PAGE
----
The monastery of Dadivank is the most beautiful among those of Karabagh. It is located in a beautiful place, in the highest mountains of Karabagh, in the canyon of the river running down from Selim Pass. It is visited only by the most determined travelers, because there is no paved road to it for more than fifty kilometers. Its buildings are clustered high at the head of the valley with an intricate floor plan, different from other Armenian monasteries. At the entrance to the church, there is a long porch with thick columns, like the Renaissance village churches in Europe. In Armenia this is also unusual, as are the Byzantine-style frescoes with rare iconographic scenes. In the archaic inner room of the church, under the altar, there is a large open pit holding the tomb of the 4th-century monastery monk Dadi, the founder of the monastery. The faithful make pilgrimages to it from afar, even now there are candles burning in front of it in the deserted monastery. His portrait appears on the external apse, he holds a model of the church together with the prince co-founder. On a photo from 1988 their full figure can be seen, but now only their busts remain.

In Stepanakert they say that the snow has melted on the Selim Pass, so the northern road is also free from Karabagh to Armenia. We go higher and higher through narrow canyons, breathtaking passes, we do the forty kilometers on the unpaved road in two hours, of course we stop many times to take pictures. The first snow on the road appears two kilometers before the pass, first slushy, then compact, then packed down to ice. The wheels of the car rotate freely on it, it cannot go any higher, then it slides back into the roadside snow, unable to go up or down. We have been captured by the eternal winter, nine hundred meters before the pass. Young Armenian excursionists come up in two cars from Karabagh, they stop and push us, but then the car stops again a few hundred meters before the pass. Now fishermen come from Sevan, they just sold yesterday’s catch in Karabagh. Their two cars also stop. The six of us push the three cars uphill for an hour over the last few hundred meters to the pass, from there on gravity works for us.

In every Armenian town there is a place, somewhere along the main road, where Armenian men stand all day in large groups, dressed in black, negotiating and watching the road. Usually one or two taxis are also there, which is not surprising, as all Armenian men have been or will be taxi drivers at some point of their lives, this is a job of initiation for them. But this is secondary, the main thing is the standing and the watching. Armenian men look at the stranger without any inhibition and discretion, all together, until he disappears from their visual field. Georgian men also stand in black groups, however not like vultures, but rather like crows, always busy in something, mostly playing dominoes for stakes of life or death. If you stand next to them, they look up and greet you with a smile. Armenian men do not greet you. They do not want to get in personal with you. Their hard gaze focuses only on you like some strange foreign object.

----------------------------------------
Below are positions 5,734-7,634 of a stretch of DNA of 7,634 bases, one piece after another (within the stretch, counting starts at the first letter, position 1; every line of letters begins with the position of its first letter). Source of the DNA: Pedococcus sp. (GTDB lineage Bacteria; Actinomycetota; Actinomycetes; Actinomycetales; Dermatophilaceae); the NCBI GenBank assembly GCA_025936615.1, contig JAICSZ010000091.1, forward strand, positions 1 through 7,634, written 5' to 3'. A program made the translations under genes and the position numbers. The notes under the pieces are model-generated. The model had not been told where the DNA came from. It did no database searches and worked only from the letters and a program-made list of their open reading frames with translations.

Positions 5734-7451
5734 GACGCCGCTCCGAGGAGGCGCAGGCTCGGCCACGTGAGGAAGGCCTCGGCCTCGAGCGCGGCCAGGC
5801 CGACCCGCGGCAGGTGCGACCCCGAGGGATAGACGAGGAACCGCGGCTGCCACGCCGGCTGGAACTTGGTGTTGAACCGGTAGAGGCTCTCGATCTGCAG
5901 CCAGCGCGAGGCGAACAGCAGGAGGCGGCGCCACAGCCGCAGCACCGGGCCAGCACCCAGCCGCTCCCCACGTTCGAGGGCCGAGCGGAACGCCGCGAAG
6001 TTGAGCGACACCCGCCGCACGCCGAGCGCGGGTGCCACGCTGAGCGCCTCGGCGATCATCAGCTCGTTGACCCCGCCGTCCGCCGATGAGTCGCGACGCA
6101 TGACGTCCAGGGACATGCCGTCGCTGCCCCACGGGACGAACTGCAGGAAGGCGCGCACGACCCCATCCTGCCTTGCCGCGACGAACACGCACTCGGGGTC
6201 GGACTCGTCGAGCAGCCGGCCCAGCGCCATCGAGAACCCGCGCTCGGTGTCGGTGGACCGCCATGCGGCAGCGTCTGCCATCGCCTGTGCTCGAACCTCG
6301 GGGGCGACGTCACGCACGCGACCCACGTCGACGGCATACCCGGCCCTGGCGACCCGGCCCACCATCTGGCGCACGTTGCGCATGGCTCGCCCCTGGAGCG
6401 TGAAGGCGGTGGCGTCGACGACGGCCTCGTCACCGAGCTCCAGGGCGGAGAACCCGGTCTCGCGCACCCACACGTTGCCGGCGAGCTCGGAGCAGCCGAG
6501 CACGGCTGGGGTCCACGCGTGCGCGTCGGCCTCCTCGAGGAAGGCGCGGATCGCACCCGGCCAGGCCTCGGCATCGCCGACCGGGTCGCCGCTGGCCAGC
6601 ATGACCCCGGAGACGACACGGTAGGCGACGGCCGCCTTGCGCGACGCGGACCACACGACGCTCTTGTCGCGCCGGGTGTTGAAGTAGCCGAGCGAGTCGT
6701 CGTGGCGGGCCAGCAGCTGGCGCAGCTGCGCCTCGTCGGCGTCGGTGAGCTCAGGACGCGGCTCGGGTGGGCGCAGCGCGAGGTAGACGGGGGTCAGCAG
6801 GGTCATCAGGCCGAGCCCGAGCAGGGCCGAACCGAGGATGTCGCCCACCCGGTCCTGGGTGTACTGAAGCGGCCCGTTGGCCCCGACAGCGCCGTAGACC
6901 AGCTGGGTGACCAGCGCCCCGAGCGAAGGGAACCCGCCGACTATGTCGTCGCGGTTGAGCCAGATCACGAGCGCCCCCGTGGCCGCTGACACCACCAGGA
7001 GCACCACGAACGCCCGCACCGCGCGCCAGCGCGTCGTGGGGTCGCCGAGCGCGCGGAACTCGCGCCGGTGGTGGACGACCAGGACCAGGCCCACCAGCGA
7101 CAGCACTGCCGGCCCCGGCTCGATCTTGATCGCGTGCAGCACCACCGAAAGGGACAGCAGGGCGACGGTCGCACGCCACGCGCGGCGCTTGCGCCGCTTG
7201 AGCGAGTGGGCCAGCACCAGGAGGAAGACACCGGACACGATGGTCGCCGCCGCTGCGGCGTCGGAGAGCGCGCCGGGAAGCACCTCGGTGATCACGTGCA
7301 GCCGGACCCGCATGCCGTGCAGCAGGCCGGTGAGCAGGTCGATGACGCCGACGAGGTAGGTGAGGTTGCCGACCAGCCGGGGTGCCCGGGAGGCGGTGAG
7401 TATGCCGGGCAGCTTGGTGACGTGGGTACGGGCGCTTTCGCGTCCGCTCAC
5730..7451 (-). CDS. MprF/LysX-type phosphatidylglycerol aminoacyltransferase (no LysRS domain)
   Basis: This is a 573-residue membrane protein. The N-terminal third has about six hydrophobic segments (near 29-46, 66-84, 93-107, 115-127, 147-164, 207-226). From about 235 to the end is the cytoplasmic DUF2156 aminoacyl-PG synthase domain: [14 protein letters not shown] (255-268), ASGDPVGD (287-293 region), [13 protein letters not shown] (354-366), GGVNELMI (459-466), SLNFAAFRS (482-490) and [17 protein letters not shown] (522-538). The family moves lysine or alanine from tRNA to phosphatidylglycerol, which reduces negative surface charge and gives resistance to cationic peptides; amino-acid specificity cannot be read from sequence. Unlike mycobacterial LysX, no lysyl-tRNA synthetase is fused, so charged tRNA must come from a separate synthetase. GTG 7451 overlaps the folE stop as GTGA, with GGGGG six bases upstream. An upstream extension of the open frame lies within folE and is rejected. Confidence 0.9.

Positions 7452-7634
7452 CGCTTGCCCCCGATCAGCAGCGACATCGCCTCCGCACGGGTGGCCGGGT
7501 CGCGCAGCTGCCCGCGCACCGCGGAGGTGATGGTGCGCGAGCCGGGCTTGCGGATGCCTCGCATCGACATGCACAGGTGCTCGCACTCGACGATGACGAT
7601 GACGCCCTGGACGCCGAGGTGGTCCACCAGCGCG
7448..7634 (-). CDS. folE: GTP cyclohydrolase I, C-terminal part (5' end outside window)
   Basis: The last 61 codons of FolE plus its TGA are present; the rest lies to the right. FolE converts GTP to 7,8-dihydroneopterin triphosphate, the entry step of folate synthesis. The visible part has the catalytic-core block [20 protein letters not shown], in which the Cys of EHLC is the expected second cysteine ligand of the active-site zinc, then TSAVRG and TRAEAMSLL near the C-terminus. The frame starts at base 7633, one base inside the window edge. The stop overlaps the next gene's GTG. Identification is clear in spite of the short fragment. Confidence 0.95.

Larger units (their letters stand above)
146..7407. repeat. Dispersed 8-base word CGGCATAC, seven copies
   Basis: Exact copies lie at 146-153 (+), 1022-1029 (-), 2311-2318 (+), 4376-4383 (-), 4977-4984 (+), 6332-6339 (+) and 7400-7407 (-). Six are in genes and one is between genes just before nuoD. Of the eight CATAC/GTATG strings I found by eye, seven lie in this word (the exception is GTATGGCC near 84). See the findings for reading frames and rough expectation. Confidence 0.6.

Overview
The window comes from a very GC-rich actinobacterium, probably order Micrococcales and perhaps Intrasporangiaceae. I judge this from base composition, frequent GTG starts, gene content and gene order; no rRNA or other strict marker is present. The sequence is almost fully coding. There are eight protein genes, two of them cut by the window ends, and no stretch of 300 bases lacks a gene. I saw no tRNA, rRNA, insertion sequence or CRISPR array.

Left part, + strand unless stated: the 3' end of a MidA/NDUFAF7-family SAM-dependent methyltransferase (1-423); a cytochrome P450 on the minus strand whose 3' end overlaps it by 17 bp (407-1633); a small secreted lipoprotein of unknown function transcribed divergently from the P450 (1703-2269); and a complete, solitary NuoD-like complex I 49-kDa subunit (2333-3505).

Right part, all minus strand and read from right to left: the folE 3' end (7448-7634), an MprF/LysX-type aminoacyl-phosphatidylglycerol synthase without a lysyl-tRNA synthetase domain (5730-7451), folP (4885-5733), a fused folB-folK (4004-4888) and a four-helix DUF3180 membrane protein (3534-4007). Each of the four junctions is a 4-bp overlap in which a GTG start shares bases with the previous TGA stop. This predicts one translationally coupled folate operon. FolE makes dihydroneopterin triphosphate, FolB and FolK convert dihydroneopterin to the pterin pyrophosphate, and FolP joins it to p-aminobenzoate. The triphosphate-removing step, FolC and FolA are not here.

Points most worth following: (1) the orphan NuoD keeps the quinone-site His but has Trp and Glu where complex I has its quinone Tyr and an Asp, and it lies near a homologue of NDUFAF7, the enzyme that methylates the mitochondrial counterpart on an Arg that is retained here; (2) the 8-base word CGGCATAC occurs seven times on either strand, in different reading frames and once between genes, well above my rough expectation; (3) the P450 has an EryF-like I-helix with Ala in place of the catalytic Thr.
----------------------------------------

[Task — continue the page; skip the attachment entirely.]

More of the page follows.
The Hellenistic temple of Garni with its white Greek columns is a bizarre sight here, among the Armenian mountains, where we expect small compact churches with domes in the stage shaped by the dotted ridges. It contradicts our preconceptions. Nature itself might have thought so, too, because the building was ruined by an earthquake in 1679. Its puzzle was put together with painstaking work by the academician Alexander Sahinyan and his team between 1968 and 1976, since then it continues, after a pause, its two millennia of existence. The information boards delicately tiptoe around this inconvenient fact, just like that one, that the temple was built by the Arshakuni dynasty of Persian origin, with Greek masters. Instead, the boards deduce the genesis of the temple from the spirit of the Armenian people, deeply rooted in nature. The melodies of the great Armenian duduk player Djivan Gasparyan, dressed up with electronic synthetizers, which resound from the loudspeakers, just enhance the absurdity of the situation. However, when you walk around the monument, you will suddenly see something really authentic. In the basis of the left-hand colonnade someone has carved in an old-style Arabic Kufi hand, which suggests the 7th-century Muslim invaders, the following text: In the name of the almighty and merciful God, here was… This facet of the history of the temple is not touched upon by the information board.

Ashtarak was an important princely center during the flowering of the 12th and 13th century. As many as four of its medieval churches have been preserved, the foundation of which folk tradition attributes to Prince Sargis and the three princesses in love with him. Instead of the long main road, the GPS proposes a shortcut to reach them. The shortcut, as so often in Armenia, proves to be much longer, as the GPS does not take into account the great differences in the quality of roads. We descend on a water-washed rocky street to the city, along the cemetery, we have time to observe the specific sepulchral monuments. After the cemetery comes a surprise. We can already see the church towers, but the field there is covered by a lot of khachkars. A complete medieval cemetery, mentioned in no guide whatsoever. Hens are pecking for food among the gravestones. The field is still bare, but the plastic stork next to Karmravor Church announces that spring will surely come.